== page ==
: The design is reproduced multiply onto a glass plate, usually (but not necessarily) with a step & repeat camera.
This plate, termed the "Multipositive", is used to print a carbon, a sheet of gelatin sensitized with dichrornate & backed with paper.
An image is not visible, but the areas more strongly exposed are proportionately hardened.
The carbon is then applied to a metal (copper) printing cylinder, & allowed to st& long enough to develop adhesion. The cylinder is washed with water, which not only removes the paper backing, but dissolves the unhardened parts of the gelatin as well.
The cylinder is then etched with ferric chloride solution, which attacks the metal in proportion to the degree that it is not protected by hardened gelatin. Afterwards, when all of the gelatin is removed, a printing surface with the design in recess remains; it is usually given a light chromium plating before use.
In other meaning, Photogravure is a kind of recess printing, in that the ink is contained in recesses in the printing plate.
Unlike Line Engraved recess printing, where the recesses are produced mechanically, the photogravure plate has its recesses produced by etching. The steps involved in this process are:
1) Finalisation of the accepted essay.
2) Normal negative photograph of the approved design.
3) Multipositive of 100 stamp images.
4) Carbon print of the multipositive on thin gelatin tissue, for transfer to the printing plate.
5) Chemical etching of the plate, producing recesses in the form of positive images (i.e. the deeper recesses represent areas to be dark in tone).
6) The large format stamps result from processes starting with a larger multipositive plate.
* The foregoing explanation leaves out one essential step: Screening
Screening is necessary to break up the large solid & continuous tone areas into small dots so that the printing surface will be able to hold ink in the proper places.
There are two types of screening: Grid
(Mesh), & Granular
In the "Grid" screening, the carbon is exposed to a plate bearing an image of a grid of fine lines to imprint the grid on the carbon before the "multipositive" is imprinted.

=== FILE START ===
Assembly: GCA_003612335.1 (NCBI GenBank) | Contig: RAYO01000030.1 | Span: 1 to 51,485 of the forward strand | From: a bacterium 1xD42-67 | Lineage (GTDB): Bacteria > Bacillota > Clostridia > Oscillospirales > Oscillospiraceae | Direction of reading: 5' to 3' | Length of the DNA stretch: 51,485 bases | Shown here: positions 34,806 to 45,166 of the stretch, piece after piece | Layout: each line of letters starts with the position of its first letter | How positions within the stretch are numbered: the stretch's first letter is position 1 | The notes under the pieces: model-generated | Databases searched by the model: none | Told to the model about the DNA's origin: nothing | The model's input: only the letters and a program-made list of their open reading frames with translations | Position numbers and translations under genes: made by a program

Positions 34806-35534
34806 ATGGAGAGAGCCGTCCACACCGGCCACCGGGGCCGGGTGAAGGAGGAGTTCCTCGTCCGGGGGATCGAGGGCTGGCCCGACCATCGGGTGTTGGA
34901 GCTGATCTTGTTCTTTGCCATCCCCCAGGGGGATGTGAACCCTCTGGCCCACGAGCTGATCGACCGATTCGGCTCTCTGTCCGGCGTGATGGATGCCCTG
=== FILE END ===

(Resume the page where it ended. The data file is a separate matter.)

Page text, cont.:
The eventual result is that the metal cylinder is etched with a pattern of tiny pits, or cells, the depth of which is in proportion to the amount of light transmitted at each point.
The light areas of the stamp design have shallow cells, which thus retain very little printing ink, & the dark areas have deeper cells.
If the screen is fine the cells will be small & numerous & an appearance of continuous tone is conveyed in the printed image.
A "Mesh" (Coarse) screen can be seen easily with the naked eye, a very fine screen may be difficult to detect even with a magnifying glass. The dots that make up the image are always evenly spaced & of the same size, except insofar as they may tend to merge in the darker areas because of ink spread.
A Corn-Grain screen consists of irregularly scattered dots of irregular size & shape, & is produced by dusting a surface with a powder, usually resin or bitumen.
This may be done on a glass plate, which can then be used in the same way as a grid screen, but the earlier procedure. The grains of resin thus protected parts of the cylinder from etching.
The printing result is the same in each case, colored areas of the design have a mottled, Granular appearance, which if it is fine gives softness to the image.
The Half-Tone (Coarse) process also makes use of a screen to break up the image into a mass of dots. However, the screen is the reverse of the grid screen & consists of a pattern of square dots.
Instead of cells, the printing surface consists of dots that are high (i.e. at surface level) in the case of Half-Tone relief printing, & essentially so in the case of lithography.
The dots vary in size with the intensity of the light coming through the screen, dark areas of the stamp design having larger dots (which may even run together).
The result in the printed stamp is a simulation of continuous tone, as with "Photogravure", but the nature of the dots is different, & the effect not so delicate, for the dots all receive the same amount of inking.
Half-Tone may be used in the preparation of plates for relief printing, lithography, & offset-lithography.
Hope it helps